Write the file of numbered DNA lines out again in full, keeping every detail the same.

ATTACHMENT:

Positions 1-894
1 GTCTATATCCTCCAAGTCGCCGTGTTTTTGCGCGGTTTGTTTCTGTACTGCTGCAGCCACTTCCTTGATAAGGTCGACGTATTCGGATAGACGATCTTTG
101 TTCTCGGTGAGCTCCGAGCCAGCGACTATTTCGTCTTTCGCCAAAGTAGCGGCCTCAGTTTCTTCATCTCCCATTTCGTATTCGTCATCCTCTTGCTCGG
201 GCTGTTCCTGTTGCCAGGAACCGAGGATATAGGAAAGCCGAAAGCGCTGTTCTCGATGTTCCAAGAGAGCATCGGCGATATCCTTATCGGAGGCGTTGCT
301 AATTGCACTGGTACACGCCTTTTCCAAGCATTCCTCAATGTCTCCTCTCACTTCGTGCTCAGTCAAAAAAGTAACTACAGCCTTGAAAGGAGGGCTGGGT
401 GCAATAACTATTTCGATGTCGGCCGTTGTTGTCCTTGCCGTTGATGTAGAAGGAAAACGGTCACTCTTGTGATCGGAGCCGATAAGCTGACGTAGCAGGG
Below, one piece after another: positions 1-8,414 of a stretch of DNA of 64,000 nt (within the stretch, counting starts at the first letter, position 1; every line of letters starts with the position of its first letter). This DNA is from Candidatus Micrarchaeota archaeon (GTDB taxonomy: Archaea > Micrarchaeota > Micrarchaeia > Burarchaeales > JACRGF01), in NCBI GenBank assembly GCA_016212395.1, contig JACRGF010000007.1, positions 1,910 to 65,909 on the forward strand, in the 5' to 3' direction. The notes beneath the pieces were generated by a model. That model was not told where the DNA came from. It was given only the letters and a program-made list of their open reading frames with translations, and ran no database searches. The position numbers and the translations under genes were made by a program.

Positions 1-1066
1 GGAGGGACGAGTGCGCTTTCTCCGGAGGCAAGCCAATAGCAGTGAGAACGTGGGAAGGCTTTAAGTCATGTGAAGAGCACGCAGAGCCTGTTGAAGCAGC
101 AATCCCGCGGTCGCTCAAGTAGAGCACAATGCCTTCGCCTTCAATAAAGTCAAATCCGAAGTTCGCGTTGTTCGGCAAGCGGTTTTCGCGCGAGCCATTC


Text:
Positions 1-894
1 GTCTATATCCTCCAAGTCGCCGTGTTTTTGCGCGGTTTGTTTCTGTACTGCTGCAGCCACTTCCTTGATAAGGTCGACGTATTCGGATAGACGATCTTTG
101 TTCTCGGTGAGCTCCGAGCCAGCGACTATTTCGTCTTTCGCCAAAGTAGCGGCCTCAGTTTCTTCATCTCCCATTTCGTATTCGTCATCCTCTTGCTCGG
201 GCTGTTCCTGTTGCCAGGAACCGAGGATATAGGAAAGCCGAAAGCGCTGTTCTCGATGTTCCAAGAGAGCATCGGCGATATCCTTATCGGAGGCGTTGCT
301 AATTGCACTGGTACACGCCTTTTCCAAGCATTCCTCAATGTCTCCTCTCACTTCGTGCTCAGTCAAAAAAGTAACTACAGCCTTGAAAGGAGGGCTGGGT
401 GCAATAACTATTTCGATGTCGGCCGTTGTTGTCCTTGCCGTTGATGTAGAAGGAAAACGGTCACTCTTGTGATCGGAGCCGATAAGCTGACGTAGCAGGG
Below, one piece after another: positions 1-8,414 of a stretch of DNA of 64,000 nt (within the stretch, counting starts at the first letter, position 1; every line of letters starts with the position of its first letter). This DNA is from Candidatus Micrarchaeota archaeon (GTDB taxonomy: Archaea > Micrarchaeota > Micrarchaeia > Burarchaeales > JACRGF01), in NCBI GenBank assembly GCA_016212395.1, contig JACRGF010000007.1, positions 1,910 to 65,909 on the forward strand, in the 5' to 3' direction. The notes beneath the pieces were generated by a model. That model was not told where the DNA came from. It was given only the letters and a program-made list of their open reading frames with translations, and ran no database searches. The position numbers and the translations under genes were made by a program.

Positions 1-1066
1 GGAGGGACGAGTGCGCTTTCTCCGGAGGCAAGCCAATAGCAGTGAGAACGTGGGAAGGCTTTAAGTCATGTGAAGAGCACGCAGAGCCTGTTGAAGCAGC
101 AATCCCGCGGTCGCTCAAGTAGAGCACAATGCCTTCGCCTTCAATAAAGTCAAATCCGAAGTTCGCGTTGTTCGGCAAGCGGTTTTCGCGCGAGCCATTC